Grantees & Grantmaking | November 18, 2020

Q3 Grants Build Access to Capital in Native Communities

In the third quarter, more than $8 million was distributed in 51 grants—furthering support for the immediate crises of 2020 while deepening investments in grantee partners building lasting change.

As part of our third-quarter grantmaking, three grantee partners—NACDC Financial Services, Inc. (NACDCFS), Northwest Native Development Fund (NNDF), and Taala Fund—will each receive funds to maintain access to capital in Native communities.

We believe in their change-making work. And now, mid-pandemic, is a time to reaffirm our support and help these Native community development financial institution (Native CDFI) partners address the ongoing and acute needs for financial services in their communities.

A longer grant commitment helps grantees plan ahead with confidence.

Indian Country continues to be among the hardest hit by the COVID-19 pandemic—both in terms of health impacts and economic tolls. And our Native-led grantee organizations are helping the resilient, but chronically under-resourced, communities weather the pandemic and thrive on their own terms.

The systemic inequities they address have been in place for centuries, and finding and implementing solutions won’t be immediate. But we’re with them for the lang haul. That’s why each has been awarded a $450,000 grant with a three-year term, longer than has been typical for the Foundation in recent years.

Our grantees tell us that longer-term grants, which concretely demonstrate faith in their mission, help them secure the support of other funders. Additionally, having committed funds allows them to plan for the long term with more confidence. The can spend less time seeking funding and more time serving their communities.

Native-led organizations use Q3 grants to expand access to capital in Indian Country.

NACDCFS of Montana will use its grant to advance successful initiatives such as Native Cash, a program that helps its customers meet short-term cash needs without turning to online cash-advance lenders. NACDCFS will also enhance its loan loss reserve to support a growing portfolio of agriculture and home loans and to respond to the uncertainty of the economic challenges accompanying the COVID-19 pandemic. Financial literacy training, credit counseling, business coaching, and technical assistance to clients and communities will also be supported.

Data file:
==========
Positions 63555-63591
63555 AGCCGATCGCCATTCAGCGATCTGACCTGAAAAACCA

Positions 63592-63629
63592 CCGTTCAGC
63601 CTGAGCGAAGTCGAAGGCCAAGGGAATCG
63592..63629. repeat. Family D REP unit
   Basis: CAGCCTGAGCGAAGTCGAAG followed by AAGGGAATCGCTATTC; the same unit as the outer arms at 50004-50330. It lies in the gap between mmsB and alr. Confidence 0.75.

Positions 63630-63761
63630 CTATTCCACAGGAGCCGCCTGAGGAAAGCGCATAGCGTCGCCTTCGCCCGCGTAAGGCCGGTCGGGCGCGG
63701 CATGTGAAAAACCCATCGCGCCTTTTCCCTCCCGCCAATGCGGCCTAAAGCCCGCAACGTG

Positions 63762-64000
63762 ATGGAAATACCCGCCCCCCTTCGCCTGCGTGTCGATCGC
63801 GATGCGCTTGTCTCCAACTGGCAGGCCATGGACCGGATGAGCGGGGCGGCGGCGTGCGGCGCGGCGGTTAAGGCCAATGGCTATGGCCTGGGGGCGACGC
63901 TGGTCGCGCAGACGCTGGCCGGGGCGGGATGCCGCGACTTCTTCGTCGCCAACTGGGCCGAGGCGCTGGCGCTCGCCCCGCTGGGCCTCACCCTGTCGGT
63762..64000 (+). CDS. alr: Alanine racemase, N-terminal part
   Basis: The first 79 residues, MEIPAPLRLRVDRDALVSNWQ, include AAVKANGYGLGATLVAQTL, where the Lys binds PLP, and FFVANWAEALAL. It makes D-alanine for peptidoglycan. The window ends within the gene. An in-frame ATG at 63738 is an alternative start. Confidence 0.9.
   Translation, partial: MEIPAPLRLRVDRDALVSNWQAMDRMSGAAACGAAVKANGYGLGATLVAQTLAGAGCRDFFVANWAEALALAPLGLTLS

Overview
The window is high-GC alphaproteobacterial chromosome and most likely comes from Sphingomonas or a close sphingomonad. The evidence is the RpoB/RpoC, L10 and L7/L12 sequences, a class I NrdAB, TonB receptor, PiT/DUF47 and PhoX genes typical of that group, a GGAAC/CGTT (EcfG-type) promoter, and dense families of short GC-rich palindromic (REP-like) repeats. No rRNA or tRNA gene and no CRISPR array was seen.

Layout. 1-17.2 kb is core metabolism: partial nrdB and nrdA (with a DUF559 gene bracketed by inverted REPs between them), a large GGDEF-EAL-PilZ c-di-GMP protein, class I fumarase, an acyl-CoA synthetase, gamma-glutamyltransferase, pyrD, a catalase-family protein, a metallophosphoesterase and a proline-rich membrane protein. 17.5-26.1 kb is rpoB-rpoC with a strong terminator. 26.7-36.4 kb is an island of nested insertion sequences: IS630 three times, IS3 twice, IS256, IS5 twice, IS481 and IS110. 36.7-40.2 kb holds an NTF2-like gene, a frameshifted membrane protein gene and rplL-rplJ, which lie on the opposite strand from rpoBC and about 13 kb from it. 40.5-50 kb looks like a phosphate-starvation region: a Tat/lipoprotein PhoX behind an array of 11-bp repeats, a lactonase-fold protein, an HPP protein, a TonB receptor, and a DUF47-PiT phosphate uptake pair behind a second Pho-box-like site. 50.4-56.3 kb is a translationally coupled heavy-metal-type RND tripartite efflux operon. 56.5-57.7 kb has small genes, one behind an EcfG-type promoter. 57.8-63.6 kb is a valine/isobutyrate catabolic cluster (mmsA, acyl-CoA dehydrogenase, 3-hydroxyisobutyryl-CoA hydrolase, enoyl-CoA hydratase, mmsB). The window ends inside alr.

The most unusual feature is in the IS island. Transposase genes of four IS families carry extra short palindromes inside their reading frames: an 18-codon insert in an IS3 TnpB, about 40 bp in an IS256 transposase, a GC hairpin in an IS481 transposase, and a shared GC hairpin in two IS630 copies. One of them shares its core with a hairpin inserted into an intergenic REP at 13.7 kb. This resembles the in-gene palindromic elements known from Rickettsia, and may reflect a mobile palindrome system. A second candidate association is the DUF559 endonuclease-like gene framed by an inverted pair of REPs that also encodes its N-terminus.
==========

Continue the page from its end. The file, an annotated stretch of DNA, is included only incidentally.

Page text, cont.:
NNDF, which fosters financial independence for Native people in Washington State, plans to increase loan capital to meet the projected demand and establish a larger loan loss reserve. Its Foundation grant will also assist in a pilot program offering construction loan products so Native contractors and entrepreneurs can buy and renovate homes. These loans will result in more safe and affordable housing in the Native communities NNDF serves, primarily the Colville and Spokane Reservations.

Taala Fund, on the Quinault Indian Reservation in Taholah, WA, offers microenterprise, small-business, and credit-builder loans to its community. It also offers financial literacy training for small businesses and individuals. It will use the Foundation grant both to increase capacity by hiring an additional loan officer and engaging an impact-tracking consultant, and to support other infrastructure.

Crisis Response Grantmaking

In mid-August, we expanded our crisis response grantmaking to more fully acknowledge the extent of this year’s crises that many of our grantees are facing: COVID-19, the need for racial equity, and more. Our expanded crisis response grantmaking is now reflected on our Crisis Response Updates web page, in addition to COVID-related informational and funding resources. We’ll continue to update the page as new information is available.

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